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How do you make decisions about what’s right vs. what’s wrong? How do you determine what is good and what is bad? I think this is important to think about, because I think differences in how we determine what is right/wrong or good/bad is an important reason why we are so divided politically and religiously.

Psychologist Jonathan Haidt is one of the leading thinkers and researchers in the field of moral psychology. He focuses on this question—How do we determine what is right and what is wrong? He has found that, in general, we use five moral foundations for making decisions about right and wrong. As you read the descriptions of these moral foundations, think about your own life. Which of these foundations do you use the most?

  1. Harm/Care. The first moral foundation focuses on whether someone gets hurt. If an action causes harm to another living thing, then it’s wrong.
  2. Fairness. The second moral foundation has to do with fairness and equality. If an action is unfair, or creates an unjust system, then it’s wrong.
  3. Authority. The third moral foundation has to do with deference to authority (e.g., leader, God, etc.). If the authority says an action is wrong, then it’s wrong.
  4. Loyalty. The fourth moral foundation has to do with loyalty to the norms of one’s group. If the group says an action is wrong, then it’s wrong.
  5. Purity. The fifth moral foundation has to do with purity, cleanliness, and whatever is considered sacred. If an action messes up something that is sacred, then it’s wrong.

Which moral foundations do you rely on to make your moral decisions? In general, more liberal individuals tend to focus on the first two moral foundations (i.e., harm/care and fairness), whereas more conservative individuals tend to focus on all five moral foundations. Perhaps you can imagine how two individuals who use different moral foundations to make their moral decisions could struggle to see eye-to-eye (or even have a productive conversation).

To give a concrete example, let’s look at an issue such as the legalization of gay marriage, which has been a contentious topic in our country over the past year. When making a judgment about whether the legalization of gay marriage is right or wrong, the liberal person focuses on the moral foundations of harm/care and fairness. To the liberal person, legalizing gay marriage doesn’t seem to hurt anyone, and there are plenty of stories from gay and lesbian individuals who share how not being able to marry has caused them hurt and pain. Also, to the liberal person, it seems unfair to not allow people to get married solely based on their sexual orientation. From this perspective, it seems obvious that the right decision is to legalize gay marriage.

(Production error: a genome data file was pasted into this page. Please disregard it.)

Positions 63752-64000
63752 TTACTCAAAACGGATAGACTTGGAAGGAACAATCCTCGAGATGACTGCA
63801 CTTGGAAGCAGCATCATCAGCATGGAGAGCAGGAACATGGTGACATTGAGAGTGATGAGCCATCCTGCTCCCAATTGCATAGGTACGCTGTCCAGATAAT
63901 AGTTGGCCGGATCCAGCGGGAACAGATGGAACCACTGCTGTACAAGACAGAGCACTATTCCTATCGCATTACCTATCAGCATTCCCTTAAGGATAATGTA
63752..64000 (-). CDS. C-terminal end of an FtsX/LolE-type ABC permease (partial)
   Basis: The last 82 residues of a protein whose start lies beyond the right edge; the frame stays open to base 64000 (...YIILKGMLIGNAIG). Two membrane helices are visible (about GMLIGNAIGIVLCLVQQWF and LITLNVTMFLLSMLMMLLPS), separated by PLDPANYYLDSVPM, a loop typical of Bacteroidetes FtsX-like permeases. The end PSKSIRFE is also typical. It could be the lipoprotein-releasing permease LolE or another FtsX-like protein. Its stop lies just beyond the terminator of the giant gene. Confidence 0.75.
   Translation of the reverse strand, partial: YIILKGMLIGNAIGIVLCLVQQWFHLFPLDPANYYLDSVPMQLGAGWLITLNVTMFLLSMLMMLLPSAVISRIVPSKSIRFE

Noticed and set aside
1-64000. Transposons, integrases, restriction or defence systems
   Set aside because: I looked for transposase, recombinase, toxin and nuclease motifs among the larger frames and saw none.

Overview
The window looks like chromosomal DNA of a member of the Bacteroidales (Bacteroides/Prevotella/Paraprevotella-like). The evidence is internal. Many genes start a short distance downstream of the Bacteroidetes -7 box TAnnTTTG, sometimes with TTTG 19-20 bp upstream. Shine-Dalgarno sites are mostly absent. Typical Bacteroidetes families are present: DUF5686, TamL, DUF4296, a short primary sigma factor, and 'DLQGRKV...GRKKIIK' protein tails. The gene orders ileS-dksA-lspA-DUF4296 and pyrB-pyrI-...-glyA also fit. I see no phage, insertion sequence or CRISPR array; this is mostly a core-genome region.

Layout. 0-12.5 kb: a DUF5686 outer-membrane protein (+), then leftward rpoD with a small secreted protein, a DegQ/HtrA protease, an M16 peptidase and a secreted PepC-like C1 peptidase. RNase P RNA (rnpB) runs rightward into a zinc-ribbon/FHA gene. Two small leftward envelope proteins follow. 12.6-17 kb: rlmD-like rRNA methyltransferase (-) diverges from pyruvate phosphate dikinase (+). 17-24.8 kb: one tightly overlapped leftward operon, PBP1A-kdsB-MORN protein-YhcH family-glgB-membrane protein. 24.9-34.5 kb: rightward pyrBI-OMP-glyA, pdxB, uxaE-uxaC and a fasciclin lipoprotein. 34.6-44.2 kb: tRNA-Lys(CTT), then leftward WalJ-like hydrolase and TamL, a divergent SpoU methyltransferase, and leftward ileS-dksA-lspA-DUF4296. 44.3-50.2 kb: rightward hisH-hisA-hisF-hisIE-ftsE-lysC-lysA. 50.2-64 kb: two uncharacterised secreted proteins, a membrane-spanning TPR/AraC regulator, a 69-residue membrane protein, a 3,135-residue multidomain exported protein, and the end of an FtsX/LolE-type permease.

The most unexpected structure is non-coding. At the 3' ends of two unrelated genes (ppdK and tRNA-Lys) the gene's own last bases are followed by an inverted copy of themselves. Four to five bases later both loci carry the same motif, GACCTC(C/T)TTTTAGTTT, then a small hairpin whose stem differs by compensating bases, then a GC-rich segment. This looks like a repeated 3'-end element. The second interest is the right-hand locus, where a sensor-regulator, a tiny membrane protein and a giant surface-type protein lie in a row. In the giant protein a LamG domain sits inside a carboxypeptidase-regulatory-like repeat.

However, consider the conservative person. The conservative person takes harm/care and fairness into consideration, but also focuses on the moral foundations of authority, loyalty, and purity. The conservative person might use the Bible as their authority, and believe that the Bible says gay marriage is wrong. The conservative person might consider loyalty to their religious or political group, and the norm here might be to oppose gay marriage. Finally, the conservative person might view marriage between a man and woman as something sacred, and view legalizing gay marriage as the destruction of something sacred. From this perspective, it seems obvious that the right decision is to oppose gay marriage.

Both the liberal and conservative person in this example might be well-meaning folks, wanting to do the right thing. But because they use different moral foundations to make decisions about right and wrong, they come to different conclusions. Worse yet, they may not even be able to have a conversation with each other about the topic they disagree about, because they don’t understand the moral foundations used by the other person.

The next time you are having a discussion or disagreement about a contentious issue, consider the five moral foundations. Which moral foundations are you using to inform your decision? Which moral foundations are the other person using to inform their decision? Are they the same or different? If you can discuss how you are thinking about moral decisions, rather than just arguing your point of view, you might have a more productive conversation.

Discussion: What do you think about the five moral foundations? Which moral foundations do you use the most in order to make your decisions about right vs. wrong?